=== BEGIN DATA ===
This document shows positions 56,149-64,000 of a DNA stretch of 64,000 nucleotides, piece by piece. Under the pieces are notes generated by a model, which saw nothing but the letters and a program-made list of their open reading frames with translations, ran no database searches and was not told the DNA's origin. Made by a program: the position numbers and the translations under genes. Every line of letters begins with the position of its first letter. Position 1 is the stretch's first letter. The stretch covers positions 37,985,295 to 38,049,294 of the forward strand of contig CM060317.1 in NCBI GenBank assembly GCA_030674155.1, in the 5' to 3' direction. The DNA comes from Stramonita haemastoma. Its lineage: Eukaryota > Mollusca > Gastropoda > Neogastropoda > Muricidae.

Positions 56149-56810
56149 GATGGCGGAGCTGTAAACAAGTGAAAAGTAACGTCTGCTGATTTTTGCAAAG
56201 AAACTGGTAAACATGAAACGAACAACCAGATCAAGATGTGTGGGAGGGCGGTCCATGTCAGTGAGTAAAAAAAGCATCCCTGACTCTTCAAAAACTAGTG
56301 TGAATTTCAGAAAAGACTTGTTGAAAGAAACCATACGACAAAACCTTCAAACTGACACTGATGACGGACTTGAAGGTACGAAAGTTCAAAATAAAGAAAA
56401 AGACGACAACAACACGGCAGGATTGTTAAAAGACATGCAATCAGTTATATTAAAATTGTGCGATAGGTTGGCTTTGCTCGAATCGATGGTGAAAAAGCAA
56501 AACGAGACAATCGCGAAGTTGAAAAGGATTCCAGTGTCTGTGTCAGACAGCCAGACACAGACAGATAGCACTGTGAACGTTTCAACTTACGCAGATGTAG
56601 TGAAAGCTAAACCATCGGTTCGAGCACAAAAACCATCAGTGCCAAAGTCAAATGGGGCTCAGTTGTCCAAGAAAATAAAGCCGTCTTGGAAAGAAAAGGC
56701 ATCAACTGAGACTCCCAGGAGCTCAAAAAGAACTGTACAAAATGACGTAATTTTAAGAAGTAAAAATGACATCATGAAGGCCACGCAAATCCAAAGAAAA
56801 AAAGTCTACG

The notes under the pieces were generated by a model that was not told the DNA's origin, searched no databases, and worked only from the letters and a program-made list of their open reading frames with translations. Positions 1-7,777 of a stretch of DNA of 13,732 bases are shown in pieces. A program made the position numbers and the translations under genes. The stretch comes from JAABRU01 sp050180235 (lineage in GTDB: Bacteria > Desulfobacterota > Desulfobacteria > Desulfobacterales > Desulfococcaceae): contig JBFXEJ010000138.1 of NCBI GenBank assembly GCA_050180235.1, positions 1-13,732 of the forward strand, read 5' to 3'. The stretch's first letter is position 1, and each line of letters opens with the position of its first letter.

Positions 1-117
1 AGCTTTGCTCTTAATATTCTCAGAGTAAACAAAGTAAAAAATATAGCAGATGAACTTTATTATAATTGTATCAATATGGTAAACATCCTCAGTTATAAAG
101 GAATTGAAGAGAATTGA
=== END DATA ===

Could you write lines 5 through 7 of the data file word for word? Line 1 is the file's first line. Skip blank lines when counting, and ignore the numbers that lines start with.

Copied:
56301 TGAATTTCAGAAAAGACTTGTTGAAAGAAACCATACGACAAAACCTTCAAACTGACACTGATGACGGACTTGAAGGTACGAAAGTTCAAAATAAAGAAAA
56401 AGACGACAACAACACGGCAGGATTGTTAAAAGACATGCAATCAGTTATATTAAAATTGTGCGATAGGTTGGCTTTGCTCGAATCGATGGTGAAAAAGCAA
56501 AACGAGACAATCGCGAAGTTGAAAAGGATTCCAGTGTCTGTGTCAGACAGCCAGACACAGACAGATAGCACTGTGAACGTTTCAACTTACGCAGATGTAG